Chilli seedlings grown n coir pellets in a seed tray


August in the vegetable garden is a time for enjoying and preserving our harvests. It is also a time for looking ahead to Autumn and beyond. This month we will be sowing lots of cooler season salad leaves but our main focus will be taking care of our soil by planting green manures. Green manures have multiple benefits for our soil by providing nutrients to the soil and to the soil organisms and also by protecting the soil from the elements.

Carrots, Kohl Rabi and Turnips

It is getting late for these crops now. August is your absolute last chance to sow these crops to still be in with a chance of a harvest.

Oriental Salad Leaves

Oriental salad leaves prefer cooler temperatures. We will be sowing oriental salad leaves for the next couple of months. They really add some fantastic flavour to a salad dish. Sowing a good amount of oriental salad seeds in August provides the plants with the opportunity to put on some decent growth before the autumn when the temperatures will really drop. Our favourites are Mizuna and our Chinese Mustards


Rocket seeds are great for sowing now as long as the temperatures are not too warm. Salad leaves can struggle during really hot weather when they have a tendency to bolt. Our wild rocket is so tasty and we sow these seeds as often as we can!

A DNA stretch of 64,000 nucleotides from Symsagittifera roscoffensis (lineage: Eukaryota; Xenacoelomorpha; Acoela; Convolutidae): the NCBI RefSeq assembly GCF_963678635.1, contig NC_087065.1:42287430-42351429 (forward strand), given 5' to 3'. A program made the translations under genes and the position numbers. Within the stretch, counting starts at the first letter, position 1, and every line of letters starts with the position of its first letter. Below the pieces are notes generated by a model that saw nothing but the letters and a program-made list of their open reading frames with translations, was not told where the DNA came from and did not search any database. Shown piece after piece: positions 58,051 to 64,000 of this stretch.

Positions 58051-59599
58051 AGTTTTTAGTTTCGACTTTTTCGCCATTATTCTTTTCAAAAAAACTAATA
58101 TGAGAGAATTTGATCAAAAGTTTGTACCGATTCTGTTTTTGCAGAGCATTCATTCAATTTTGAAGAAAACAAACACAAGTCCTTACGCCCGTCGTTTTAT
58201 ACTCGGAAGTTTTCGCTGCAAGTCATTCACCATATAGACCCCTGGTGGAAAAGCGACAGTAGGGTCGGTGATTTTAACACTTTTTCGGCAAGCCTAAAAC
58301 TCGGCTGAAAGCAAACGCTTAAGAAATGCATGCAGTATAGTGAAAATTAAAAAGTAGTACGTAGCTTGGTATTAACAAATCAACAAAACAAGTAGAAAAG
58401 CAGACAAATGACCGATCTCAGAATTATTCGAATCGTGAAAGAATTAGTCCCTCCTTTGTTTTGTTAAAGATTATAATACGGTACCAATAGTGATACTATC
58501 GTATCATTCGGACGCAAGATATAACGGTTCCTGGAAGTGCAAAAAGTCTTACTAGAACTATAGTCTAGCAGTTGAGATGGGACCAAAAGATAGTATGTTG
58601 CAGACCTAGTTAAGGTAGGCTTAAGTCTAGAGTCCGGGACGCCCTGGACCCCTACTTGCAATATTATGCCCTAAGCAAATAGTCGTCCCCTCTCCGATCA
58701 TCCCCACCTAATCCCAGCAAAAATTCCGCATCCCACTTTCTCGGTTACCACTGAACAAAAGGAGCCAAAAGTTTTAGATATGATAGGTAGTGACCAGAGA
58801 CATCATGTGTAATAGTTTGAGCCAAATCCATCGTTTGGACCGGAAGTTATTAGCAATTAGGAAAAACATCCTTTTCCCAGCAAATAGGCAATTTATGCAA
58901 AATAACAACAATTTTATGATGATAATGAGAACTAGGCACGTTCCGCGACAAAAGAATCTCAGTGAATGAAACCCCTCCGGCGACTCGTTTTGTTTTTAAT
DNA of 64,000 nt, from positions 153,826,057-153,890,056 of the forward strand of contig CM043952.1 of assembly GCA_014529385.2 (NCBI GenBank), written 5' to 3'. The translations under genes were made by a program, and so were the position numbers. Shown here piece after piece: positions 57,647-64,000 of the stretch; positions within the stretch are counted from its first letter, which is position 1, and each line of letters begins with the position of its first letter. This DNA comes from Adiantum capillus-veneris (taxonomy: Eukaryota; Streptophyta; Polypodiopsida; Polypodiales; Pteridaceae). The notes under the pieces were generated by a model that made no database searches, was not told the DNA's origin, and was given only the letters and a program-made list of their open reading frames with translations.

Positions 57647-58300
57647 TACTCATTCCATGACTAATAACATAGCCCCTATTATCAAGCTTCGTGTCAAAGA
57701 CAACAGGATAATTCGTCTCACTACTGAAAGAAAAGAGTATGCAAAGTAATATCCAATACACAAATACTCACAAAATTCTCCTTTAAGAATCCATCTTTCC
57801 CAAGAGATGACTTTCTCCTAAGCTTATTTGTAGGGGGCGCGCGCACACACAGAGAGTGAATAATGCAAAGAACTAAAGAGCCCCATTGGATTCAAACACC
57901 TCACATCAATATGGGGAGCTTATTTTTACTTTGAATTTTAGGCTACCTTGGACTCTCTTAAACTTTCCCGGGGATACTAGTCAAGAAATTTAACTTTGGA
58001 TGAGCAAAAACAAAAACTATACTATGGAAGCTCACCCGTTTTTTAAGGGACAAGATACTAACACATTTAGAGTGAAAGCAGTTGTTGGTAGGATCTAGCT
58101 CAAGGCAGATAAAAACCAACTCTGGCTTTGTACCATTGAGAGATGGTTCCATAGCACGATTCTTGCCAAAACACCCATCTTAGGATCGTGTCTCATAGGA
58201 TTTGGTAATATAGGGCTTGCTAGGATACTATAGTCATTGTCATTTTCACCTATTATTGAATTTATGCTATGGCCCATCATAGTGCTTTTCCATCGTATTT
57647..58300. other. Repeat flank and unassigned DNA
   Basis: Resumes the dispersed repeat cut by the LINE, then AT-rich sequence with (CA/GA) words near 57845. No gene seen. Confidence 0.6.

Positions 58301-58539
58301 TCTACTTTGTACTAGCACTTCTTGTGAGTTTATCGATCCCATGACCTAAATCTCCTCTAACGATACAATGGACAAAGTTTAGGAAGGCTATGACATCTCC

Spring onions

Sow plenty of spring onion seeds now for a fresh, flavour burst in the autumn. Our ‘White Lisbon’ onion is a really good choice but we also have our ‘Ishikura’ onion which is perennial. Perennial spring onions divide in both the spring and autumn. As long as you don’t pick them all they are an easy, fuss free crop to grow.

Green Manures

Green manures are living plants that we often grow over winter to keep the soil covered. If we keep our soil covered with living plants as much as possible, our soil will retain the water and nutrients that will help to feed the vital soil life. A healthy, living soil will help to provide us with an abundance of nutrient dense food during the growing season so we should to do everything we can to look after it.

We often grow green manures for short periods of time and then we ‘top and chop’ them so that we can use them as mulches. We grow varieties like red clover with a longer-term view. Using green manures as mulches will save alot of money too. In the book ‘Dirt to Soil’ by Gabe Brown, Gabe talks about how he grew no dig potatoes by covering the seed potatoes with Alfalfa. Green manures have a multitude of uses and since they are cheap and easy to grow, they remove the chore of sourcing and moving animal manure around your plots!

Happy Sowing!